|dc.description.abstract||The amount and type of cohesive sediment found in gravel river beds can have important implications for the health of aquatic biota, surface/groundwater interactions and water quality. Due to landscape disturbances in the Elbow River watershed, increased sediment fluxes have negatively impacted fish habitat, water quality and water supply to the City of Calgary. However, little is known about the source of cohesive sediment and its interaction with gravel deposits in the Elbow River. This research was designed to: 1) quantify the transport properties (critical shear stress for erosion, deposition, porosity, settling velocity, density) of cohesive sediment and 2) evaluate the potential for coarse gravel to entrap cohesive sediment in the Elbow River.
A 5m annular flume was used to conduct erosion and deposition experiments using plane and coarse bed conditions. The critical shear stress for deposition and erosion of the Elbow River cohesive sediments was 0.115Pa and 0.212Pa, respectively. The settling velocity of the cohesive sediment had an inverse relationship between floc size and settling velocity for larger flocs, due to a decrease in floc density with increased size. Cohesive sediment moved from the water column into the gravel bed via the coupling of surface and pore water flow. Once in the gravel bed, cohesive sediments were not mobilized from the bed because the shear produced by the flume was less than the critical shear to mobilize the gravel bed. Using a model developed by Krishnappan and Engel (2006), an entrapment coefficient of 0.2 was determined for the gravel bed. Entrapment coefficients were plotted against substrate size, porosity and hydraulic conductivity, demonstrating a relationship between entrapment coefficient and these variables.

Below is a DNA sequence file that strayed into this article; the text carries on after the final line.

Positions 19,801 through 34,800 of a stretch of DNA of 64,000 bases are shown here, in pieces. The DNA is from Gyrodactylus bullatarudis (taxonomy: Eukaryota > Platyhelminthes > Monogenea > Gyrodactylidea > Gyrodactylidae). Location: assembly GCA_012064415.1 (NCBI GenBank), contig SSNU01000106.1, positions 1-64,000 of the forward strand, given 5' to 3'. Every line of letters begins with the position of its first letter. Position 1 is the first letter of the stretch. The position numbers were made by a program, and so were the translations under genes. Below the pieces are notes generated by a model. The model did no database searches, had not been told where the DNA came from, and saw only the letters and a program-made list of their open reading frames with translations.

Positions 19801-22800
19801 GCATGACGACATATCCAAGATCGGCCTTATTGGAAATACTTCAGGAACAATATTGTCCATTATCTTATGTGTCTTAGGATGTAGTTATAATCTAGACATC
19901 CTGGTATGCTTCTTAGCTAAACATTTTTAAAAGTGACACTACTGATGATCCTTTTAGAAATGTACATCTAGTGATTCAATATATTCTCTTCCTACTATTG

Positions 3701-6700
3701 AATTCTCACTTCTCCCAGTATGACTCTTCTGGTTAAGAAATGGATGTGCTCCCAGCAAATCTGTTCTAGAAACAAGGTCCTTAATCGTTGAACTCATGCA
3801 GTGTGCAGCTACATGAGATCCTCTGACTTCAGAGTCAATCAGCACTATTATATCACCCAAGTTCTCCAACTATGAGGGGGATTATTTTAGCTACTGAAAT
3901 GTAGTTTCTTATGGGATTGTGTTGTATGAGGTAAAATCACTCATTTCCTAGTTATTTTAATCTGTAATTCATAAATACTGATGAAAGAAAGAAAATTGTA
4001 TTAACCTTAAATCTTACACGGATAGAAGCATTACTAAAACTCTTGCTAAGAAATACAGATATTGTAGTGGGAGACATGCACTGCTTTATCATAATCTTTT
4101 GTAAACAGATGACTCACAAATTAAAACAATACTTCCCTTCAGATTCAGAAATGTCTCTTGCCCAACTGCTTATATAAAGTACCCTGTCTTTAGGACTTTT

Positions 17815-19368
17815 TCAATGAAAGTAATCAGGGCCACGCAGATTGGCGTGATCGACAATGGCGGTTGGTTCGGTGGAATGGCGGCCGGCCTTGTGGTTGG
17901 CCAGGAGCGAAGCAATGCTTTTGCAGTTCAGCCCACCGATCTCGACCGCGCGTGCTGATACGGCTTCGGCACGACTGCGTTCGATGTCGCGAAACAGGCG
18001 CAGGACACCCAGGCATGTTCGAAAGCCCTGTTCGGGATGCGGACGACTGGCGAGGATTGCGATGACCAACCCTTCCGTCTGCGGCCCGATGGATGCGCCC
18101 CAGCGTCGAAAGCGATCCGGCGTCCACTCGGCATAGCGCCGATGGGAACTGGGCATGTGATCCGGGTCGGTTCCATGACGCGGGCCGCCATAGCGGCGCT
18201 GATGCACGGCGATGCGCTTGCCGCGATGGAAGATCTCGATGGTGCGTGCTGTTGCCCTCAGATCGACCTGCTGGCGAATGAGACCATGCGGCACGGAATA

It was estimated that 864kg of cohesive sediment is stored in the upper 0.08m of a partially submerged point bar in the Elbow River. Accordingly, when flow conditions are sufficient to mobilize the gravel bed and disturb the amour layer, cohesive materials may be entrained and transported into the Glenmore Reservoir, where it will reduce reservoir capacity and may pose treatment challenges to the drinking water supply.||en